Here is a breakdown of the legal woes which led to the downfall of former International Monetary Fund chief Dominique Strauss-Kahn.
-- THE NEW YORK MAID AFFAIR --
Strauss-Kahn is arrested in New York on May 14, 2011, as his plane is about to take off for France after Nafissatou Diallo, a maid at his hotel, accused him of sexually attacking her when he emerged from the shower.
He denies the accusations which shock his native France where he is expected to run for president in a year.
He is held in prison for four days before being placed under house arrest for seven weeks pending a hearing. He also resigns from his post as head of the IMF.
On July 6 a French writer, Tristane Banon, lodges a complaint against him for an alleged sexual assault in 2003 which she later drops after a court says the incident happened too long ago.
Strauss-Kahn's semen is found on Diallo's dress, but in August the charges are dropped against him after a court ruled she was an unreliable witness.
The Guinean then files a civil suit against him which is settled in December and reported to be in excess of $1.5 million (1.3 million euros)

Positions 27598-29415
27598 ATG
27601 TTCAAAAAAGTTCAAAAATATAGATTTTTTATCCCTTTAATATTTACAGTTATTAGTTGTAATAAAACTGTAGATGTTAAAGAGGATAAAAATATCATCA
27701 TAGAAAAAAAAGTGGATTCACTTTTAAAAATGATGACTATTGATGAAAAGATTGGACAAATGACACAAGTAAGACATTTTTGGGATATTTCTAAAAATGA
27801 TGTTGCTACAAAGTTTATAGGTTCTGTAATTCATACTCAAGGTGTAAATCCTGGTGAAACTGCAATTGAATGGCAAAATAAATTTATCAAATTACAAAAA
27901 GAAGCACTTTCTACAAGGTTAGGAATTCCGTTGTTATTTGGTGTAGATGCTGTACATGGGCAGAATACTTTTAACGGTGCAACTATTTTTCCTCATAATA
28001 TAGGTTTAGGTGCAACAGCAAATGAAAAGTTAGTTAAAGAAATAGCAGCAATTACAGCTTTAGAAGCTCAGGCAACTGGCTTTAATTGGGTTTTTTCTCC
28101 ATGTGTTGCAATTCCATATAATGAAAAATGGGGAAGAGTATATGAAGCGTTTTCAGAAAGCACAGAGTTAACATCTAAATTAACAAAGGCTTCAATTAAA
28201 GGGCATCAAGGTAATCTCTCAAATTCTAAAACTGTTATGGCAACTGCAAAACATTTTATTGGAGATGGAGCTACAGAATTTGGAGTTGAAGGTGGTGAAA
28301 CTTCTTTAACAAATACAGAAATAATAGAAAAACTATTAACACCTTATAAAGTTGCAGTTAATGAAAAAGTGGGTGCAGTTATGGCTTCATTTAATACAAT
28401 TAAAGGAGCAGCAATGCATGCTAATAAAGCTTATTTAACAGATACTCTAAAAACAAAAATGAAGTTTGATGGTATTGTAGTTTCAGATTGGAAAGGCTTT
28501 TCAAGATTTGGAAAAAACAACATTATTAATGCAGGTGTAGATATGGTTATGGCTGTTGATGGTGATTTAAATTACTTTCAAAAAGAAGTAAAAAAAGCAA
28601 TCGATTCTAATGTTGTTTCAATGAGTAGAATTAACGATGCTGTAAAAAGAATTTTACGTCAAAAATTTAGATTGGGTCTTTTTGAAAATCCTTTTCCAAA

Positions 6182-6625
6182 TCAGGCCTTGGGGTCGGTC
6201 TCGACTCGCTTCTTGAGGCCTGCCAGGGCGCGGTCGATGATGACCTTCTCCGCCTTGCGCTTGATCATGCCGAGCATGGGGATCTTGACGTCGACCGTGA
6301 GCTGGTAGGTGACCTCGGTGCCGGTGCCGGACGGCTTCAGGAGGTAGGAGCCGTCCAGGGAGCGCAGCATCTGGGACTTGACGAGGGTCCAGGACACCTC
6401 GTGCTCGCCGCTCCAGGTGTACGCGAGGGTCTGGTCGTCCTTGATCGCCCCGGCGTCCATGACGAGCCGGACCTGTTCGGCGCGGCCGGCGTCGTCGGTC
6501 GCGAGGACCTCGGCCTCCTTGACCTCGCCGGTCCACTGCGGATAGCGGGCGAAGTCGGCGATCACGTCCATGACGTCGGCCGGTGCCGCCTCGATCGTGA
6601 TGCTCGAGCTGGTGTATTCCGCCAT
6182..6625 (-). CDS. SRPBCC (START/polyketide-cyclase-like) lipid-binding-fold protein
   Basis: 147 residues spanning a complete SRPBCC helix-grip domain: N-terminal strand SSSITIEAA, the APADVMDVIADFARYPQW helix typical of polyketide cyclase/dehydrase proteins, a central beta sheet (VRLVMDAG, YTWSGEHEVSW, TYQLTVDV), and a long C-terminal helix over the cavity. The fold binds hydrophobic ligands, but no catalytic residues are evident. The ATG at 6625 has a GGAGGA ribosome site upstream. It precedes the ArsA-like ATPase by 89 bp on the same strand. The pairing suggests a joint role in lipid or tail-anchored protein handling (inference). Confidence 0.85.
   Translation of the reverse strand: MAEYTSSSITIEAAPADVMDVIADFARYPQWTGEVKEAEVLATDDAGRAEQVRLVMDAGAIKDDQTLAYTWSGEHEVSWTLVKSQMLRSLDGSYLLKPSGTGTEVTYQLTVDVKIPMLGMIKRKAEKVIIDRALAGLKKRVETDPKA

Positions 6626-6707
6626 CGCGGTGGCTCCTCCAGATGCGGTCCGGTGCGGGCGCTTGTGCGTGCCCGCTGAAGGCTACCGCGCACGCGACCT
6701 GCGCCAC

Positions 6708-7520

-- THE CARLTON AFFAIR --
This case involves a ring of businessmen and police -- connected through freemasonry -- setting up sex parties in luxury hotel rooms.
In October 2011, Dominique Alderweireld, a convicted pimp known as "Dodo la Saumure", a reference to the brine used for mackerel, which is French slang for pimp, is charged with procuring prostitutes and money laundering.
As part of the probe into Alderweireld, who runs brothels in Belgium, police uncover an alleged cross-border prostitution ring involving the managers of the luxury Carlton hotel in Lille, local business leaders and police officials.
Rene Kojfer, former Carlton public relations officer, is one of the key accused.
He is charged with "aggravated pimping" for allegedly advertising "Dodo's" brothels in France, putting clients in touch with prostitutes and setting up sex parties in the hotel as part of the vice ring.
He admits to providing the contact details of prostitutes to businessman David Roquet.
Roquet, former police commissioner Jean-Christophe Lagarde and businessman Fabrice Pazskowski are accused of directly setting up sex parties for the IMF chief.
Along with Dodo's girlfriend Beatrice Legrain -- who ran a massage and sex parlour in Belgium -- they are among 14 accused standing trial for aggravated pimping in an organised group.
For Strauss-Kahn, the case will come down to whether the court thinks he was aware the women were prostitutes, acted as a pimp by providing an apartment for the sex parties, and initiated the orgies.
His defence is that he merely partook in group sex organised by his entourage, and did not know the women were paid.
The pimping charge against Strauss-Kahn is punishable by up to 10 years in prison and a fine of up to 1.5 million euros ($1.7 million).